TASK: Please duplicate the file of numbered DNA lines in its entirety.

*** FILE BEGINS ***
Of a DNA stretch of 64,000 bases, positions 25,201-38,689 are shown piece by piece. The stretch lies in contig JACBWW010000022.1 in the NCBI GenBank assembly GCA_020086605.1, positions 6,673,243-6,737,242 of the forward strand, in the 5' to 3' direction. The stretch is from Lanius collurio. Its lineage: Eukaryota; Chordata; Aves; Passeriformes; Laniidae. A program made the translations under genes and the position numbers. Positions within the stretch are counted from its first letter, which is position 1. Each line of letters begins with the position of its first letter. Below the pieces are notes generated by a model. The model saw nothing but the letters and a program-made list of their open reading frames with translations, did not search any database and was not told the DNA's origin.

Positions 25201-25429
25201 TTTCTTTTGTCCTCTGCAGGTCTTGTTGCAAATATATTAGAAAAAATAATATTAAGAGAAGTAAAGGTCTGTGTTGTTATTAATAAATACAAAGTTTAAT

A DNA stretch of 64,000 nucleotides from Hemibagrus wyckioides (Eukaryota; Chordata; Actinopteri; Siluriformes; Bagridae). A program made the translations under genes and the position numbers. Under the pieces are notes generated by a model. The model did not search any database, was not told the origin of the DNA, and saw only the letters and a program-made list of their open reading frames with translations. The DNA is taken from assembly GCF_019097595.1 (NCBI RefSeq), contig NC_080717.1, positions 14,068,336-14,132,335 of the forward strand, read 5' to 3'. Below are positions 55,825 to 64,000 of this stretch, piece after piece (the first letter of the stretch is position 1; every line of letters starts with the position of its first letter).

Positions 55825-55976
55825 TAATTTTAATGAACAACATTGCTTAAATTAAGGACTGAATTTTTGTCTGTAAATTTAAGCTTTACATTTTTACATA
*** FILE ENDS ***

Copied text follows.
Of a DNA stretch of 64,000 bases, positions 25,201-38,689 are shown piece by piece. The stretch lies in contig JACBWW010000022.1 in the NCBI GenBank assembly GCA_020086605.1, positions 6,673,243-6,737,242 of the forward strand, in the 5' to 3' direction. The stretch is from Lanius collurio. Its lineage: Eukaryota; Chordata; Aves; Passeriformes; Laniidae. A program made the translations under genes and the position numbers. Positions within the stretch are counted from its first letter, which is position 1. Each line of letters begins with the position of its first letter. Below the pieces are notes generated by a model. The model saw nothing but the letters and a program-made list of their open reading frames with translations, did not search any database and was not told the DNA's origin.

Positions 25201-25429
25201 TTTCTTTTGTCCTCTGCAGGTCTTGTTGCAAATATATTAGAAAAAATAATATTAAGAGAAGTAAAGGTCTGTGTTGTTATTAATAAATACAAAGTTTAAT

A DNA stretch of 64,000 nucleotides from Hemibagrus wyckioides (Eukaryota; Chordata; Actinopteri; Siluriformes; Bagridae). A program made the translations under genes and the position numbers. Under the pieces are notes generated by a model. The model did not search any database, was not told the origin of the DNA, and saw only the letters and a program-made list of their open reading frames with translations. The DNA is taken from assembly GCF_019097595.1 (NCBI RefSeq), contig NC_080717.1, positions 14,068,336-14,132,335 of the forward strand, read 5' to 3'. Below are positions 55,825 to 64,000 of this stretch, piece after piece (the first letter of the stretch is position 1; every line of letters starts with the position of its first letter).

Positions 55825-55976
55825 TAATTTTAATGAACAACATTGCTTAAATTAAGGACTGAATTTTTGTCTGTAAATTTAAGCTTTACATTTTTACATA